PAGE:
Forget What You’ve Heard: As Bitcoin’s Value Has Risen, Volatility Has Declined
There seems to be an inverse relationship between bitcoin’s price and volatility. The cryptocurrency’s liability to change rapidly and unpredictably is still present, but the magnitude of the changes has declined significantly over the years, challenging some of the basic assumptions of critics who believe bitcoin can never become a true store of value.
Cryptocurrency analyst The Rhythm Trader recently showed the relationship between bitcoin’s price and its yearly volatility. As the following tweet illustrates, bitcoin’s rising value over the years has been accompanied by a sharp decline in unpredictable price swings.
"Bitcoin is too volatile, it will never be money"
Bitcoin yearly lows:
Bitcoin yearly volatility:
— The Rhythm Trader (@Rhythmtrader) May 15, 2019
Hacked drew attention to bitcoin’s progressively higher yearly bottoms in a January 16 article that evaluated whether 2019 will be the cryptocurrency’s year of accumulation. But the second half of The Rhythm Trader’s tweet took us by surprise initially. Then we thought about it more and realized it made perfect sense.
Research from Long Hash back in January revealed that bitcoin’s volatility has been in retreat for the duration of its ten-year history. Once again, this doesn’t mean bitcoin isn’t volatile – it just means the magnitude of the fluctuations has been in decline.
“While it’s certainly fair to criticize bitcoin’s lack of price stability, the history of the digital asset shows a gradual decline in volatility,” Kyle Torpey wrote.
This trend is highlighted in the following chart courtesy of Buy Bitcoin Worldwide, which shows BTC’s volatility time series stretching back to 2010. The chart, which captures bitcoin’s 30-day volatility, shows a significant drop in the latter years.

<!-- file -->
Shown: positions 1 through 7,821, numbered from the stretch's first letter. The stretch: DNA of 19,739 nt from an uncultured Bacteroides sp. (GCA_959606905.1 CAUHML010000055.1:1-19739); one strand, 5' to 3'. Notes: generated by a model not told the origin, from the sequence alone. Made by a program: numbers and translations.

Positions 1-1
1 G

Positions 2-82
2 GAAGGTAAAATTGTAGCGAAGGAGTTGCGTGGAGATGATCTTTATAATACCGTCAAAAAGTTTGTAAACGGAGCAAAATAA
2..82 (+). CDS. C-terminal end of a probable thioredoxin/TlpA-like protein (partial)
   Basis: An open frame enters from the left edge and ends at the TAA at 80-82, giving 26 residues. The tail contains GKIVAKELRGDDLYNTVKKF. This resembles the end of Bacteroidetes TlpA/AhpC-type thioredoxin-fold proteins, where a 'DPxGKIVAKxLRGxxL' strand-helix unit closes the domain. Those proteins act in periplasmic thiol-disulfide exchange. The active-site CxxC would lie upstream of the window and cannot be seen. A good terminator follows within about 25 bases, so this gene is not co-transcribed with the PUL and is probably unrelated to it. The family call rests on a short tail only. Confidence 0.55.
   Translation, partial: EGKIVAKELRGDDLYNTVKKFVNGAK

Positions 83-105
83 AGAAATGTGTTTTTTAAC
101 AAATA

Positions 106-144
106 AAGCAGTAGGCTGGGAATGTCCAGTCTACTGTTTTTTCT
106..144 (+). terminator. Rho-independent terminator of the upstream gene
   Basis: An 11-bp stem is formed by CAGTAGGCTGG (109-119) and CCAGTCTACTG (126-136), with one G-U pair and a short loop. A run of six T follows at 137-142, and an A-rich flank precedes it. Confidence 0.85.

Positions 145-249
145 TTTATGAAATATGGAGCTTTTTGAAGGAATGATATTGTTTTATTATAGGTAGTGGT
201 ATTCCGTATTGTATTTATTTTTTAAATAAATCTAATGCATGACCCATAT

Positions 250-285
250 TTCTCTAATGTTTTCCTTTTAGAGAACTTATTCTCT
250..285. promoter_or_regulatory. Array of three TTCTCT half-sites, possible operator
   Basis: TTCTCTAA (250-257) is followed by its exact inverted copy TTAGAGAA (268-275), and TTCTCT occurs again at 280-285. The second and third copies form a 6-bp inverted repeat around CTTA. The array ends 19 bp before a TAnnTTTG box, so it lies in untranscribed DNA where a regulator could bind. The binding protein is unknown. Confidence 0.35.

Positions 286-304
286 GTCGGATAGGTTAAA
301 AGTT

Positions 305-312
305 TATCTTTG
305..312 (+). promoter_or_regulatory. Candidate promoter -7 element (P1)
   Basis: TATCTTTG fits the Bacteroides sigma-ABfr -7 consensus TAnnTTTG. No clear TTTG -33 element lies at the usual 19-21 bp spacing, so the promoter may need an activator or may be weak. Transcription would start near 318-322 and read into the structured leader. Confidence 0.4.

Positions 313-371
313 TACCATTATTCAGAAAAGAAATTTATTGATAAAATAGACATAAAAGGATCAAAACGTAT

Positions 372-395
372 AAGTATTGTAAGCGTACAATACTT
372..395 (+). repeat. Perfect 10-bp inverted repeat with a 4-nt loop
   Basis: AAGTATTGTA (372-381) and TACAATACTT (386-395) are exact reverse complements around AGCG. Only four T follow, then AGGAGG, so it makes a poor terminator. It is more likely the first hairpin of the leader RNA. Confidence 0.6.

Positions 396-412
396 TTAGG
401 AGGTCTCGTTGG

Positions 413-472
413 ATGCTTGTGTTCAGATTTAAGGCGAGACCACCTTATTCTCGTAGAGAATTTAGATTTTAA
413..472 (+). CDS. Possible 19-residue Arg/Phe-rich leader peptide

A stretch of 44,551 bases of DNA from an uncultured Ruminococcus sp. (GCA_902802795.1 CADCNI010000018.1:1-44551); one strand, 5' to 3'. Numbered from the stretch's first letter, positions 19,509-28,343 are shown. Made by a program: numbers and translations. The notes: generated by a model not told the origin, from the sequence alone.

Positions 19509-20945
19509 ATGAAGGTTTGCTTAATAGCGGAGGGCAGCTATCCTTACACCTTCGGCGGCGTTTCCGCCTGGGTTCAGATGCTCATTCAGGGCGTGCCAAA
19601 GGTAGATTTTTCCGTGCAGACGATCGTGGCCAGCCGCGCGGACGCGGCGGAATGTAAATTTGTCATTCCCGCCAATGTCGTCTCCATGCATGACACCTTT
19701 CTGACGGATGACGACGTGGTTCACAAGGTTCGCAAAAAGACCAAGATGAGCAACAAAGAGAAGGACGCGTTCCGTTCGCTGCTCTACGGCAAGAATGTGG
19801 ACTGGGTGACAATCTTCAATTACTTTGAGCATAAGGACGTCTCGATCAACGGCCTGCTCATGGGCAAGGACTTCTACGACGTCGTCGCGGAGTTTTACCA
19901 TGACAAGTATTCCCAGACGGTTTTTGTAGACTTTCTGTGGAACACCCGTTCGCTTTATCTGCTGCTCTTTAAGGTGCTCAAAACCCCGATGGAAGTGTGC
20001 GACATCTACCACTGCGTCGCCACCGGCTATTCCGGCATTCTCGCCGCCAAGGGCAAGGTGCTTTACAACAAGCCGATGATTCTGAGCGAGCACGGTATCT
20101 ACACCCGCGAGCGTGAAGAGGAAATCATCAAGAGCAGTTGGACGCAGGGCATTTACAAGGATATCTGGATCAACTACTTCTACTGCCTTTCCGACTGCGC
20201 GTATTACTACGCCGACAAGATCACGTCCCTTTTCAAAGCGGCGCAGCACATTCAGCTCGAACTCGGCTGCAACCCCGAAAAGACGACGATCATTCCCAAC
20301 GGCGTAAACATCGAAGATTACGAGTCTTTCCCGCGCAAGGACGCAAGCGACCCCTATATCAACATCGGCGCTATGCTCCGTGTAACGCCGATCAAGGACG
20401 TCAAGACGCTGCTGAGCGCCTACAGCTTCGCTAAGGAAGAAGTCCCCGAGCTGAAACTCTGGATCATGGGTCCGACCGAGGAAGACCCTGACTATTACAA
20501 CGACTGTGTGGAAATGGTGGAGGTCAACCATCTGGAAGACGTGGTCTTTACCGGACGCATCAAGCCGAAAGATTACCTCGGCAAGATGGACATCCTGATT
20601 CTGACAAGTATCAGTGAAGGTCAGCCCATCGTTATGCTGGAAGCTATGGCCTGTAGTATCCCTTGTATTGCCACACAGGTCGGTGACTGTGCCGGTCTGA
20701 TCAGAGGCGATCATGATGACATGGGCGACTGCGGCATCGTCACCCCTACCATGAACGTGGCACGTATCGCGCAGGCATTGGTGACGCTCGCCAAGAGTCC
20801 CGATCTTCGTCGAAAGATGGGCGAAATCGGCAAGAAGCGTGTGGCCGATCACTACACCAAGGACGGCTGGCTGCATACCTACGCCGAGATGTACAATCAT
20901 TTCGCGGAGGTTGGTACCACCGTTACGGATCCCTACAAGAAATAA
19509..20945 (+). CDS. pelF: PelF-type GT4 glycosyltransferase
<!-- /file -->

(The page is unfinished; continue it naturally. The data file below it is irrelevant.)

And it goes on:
An almost identical trend is identified by bitvol.info, a volatility data provider that Hacked regularly uses.
For cryptocurrency traders, volatility is a double-edged sword. It makes declines like the one we saw in November all the more possible, but also allows prices to quickly recover as they’ve done over the past three months.
Bitcoin’s price action continued to narrow on Wednesday, as markets consolidated following the latest recovery attempt. At the time of writing, the BTC/USD exchange rate was trading at $7,824.02 on Bitstamp, where it was down 1.7%.
The daily chart shows favorable conditions as far as technical indicators go. Bitcoin remains in a heavy accumulation phase with strong underlying momentum via the RSI. Price action is strong, with the 200-day moving average appearing as a distant memory.
For the bulls to capture new highs, they must break above the $8,200-$8,300 range. This has proven difficult before. Beyond that level, a fast pump targeting $9,000 and eventually $9,600 is certainly possible in the short term. Read more: Crypto Markets are Surging Again after “Jackass” Whale Dump; Will Bitcoin Eye $9,600?
At current values, bitcoin has a total capitalization of around $139 billion, accounting for 56.5% of the total cryptocurrency market. Bitcoin’s so-called dominance rate peaked above 60% earlier this month for the first time since 2016.
The overall crypto market cap is hovering just above $246 billion. Most of the top coins were in a minor retreat on Wednesday, with Binance Coin (BNB) being the notable exception.
Disclaimer: The author owns bitcoin, Ethereum and other cryptocurrencies. He holds investment positions in the coins, but does not engage in short-term or day-trading.
Featured image courtesy of Shutterstock. Chart via TradingView.